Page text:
Nucleotide-binding oligomerization domain leucine-rich repeats containing receptors (NLRs) are intracellular PRRs, present in a wide variety of cells viz., lymphocytes, macrophages and dendritic cells. The NLRs act as sensors for pathogen associated molecular patterns (PAMPs). The most well-characterised NLR that is, NLRP-3, which is expressed in myeloid cells, complexes with inflammasome after being upregulated in response to PAMPs. This NLRP-3-inflammososme complex can activate caspase-1 which in turn leads to IL-1β release.[60] The CARDS toxin co-localizes with NLRP-3-inflammasome within mice bone-marrow derived macrophages in vitro and by its ADP-ribosylating property of NLRP-3 activates the inflammasome followed by release of IL-1β.[62],[63] The M. pneumoniae CARDS toxin has been shown to be internalised into mammalian cells via clathrin-mediated endocytosis.[64] Hence, following cellular entry CARDS toxin mediated activation of inflammasomes in alveolar macrophages can a potent mechanism of release of IL-1β, a pro-inflammatory cytokine, into the airways. In fact, higher levels of IL-1β has been detected in respiratory samples of symptomatic asthmatic patients compared to healthy controls.[65] Thus, CARDS toxin of M. pneumoniae by its ability to activate inflammasome can act as a trigger in initiating airway inflammation recapitulating the events the occurs in asthma However, the hypothesis of M. pneumoniae CARDS toxin being a causative agent or a triggering factor of asthma still remains to be tested in human models.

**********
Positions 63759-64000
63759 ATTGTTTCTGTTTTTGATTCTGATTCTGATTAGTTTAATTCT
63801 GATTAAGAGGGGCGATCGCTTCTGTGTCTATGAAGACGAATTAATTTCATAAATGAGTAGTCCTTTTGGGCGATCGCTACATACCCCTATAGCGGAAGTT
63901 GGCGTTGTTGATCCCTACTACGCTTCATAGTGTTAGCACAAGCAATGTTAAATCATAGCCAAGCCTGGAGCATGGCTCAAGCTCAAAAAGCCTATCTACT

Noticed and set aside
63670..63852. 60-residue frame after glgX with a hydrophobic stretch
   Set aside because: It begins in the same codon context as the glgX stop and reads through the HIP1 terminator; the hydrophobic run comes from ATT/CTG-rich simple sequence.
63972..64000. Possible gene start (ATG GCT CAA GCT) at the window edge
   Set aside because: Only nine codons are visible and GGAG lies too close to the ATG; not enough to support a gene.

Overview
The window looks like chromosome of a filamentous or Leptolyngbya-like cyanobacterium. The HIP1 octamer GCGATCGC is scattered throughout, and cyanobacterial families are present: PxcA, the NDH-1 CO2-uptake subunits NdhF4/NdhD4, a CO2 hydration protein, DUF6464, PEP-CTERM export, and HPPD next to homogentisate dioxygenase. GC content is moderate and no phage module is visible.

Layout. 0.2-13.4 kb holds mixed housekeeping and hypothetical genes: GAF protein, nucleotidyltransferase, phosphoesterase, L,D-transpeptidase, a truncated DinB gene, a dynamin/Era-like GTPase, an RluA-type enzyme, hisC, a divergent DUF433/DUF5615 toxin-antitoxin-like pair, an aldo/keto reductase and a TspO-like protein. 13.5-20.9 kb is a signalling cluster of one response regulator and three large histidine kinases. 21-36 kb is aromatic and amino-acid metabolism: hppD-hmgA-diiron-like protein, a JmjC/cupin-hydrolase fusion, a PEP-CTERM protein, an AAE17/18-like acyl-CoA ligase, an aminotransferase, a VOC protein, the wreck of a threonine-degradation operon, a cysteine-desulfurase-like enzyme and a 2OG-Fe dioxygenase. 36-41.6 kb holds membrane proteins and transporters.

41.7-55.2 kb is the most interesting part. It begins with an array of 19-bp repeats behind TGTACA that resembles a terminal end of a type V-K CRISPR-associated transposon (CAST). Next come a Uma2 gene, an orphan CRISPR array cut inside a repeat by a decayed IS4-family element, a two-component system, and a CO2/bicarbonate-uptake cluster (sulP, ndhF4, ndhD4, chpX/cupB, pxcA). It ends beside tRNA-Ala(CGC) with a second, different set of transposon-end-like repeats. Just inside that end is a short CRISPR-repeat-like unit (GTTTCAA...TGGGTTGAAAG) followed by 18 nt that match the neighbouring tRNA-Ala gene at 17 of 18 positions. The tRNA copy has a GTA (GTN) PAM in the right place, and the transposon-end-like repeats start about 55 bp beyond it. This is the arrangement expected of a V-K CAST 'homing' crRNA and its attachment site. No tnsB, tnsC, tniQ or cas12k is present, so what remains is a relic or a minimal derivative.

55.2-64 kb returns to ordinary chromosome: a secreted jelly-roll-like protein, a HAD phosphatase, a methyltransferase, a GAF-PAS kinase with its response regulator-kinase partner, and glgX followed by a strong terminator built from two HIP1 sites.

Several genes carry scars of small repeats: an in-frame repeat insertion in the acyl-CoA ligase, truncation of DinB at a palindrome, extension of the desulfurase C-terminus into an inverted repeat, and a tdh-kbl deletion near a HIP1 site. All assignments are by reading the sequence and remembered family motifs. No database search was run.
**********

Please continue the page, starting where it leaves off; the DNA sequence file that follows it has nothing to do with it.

~ Pathogenesis of Extrapulmonary Manifestations Top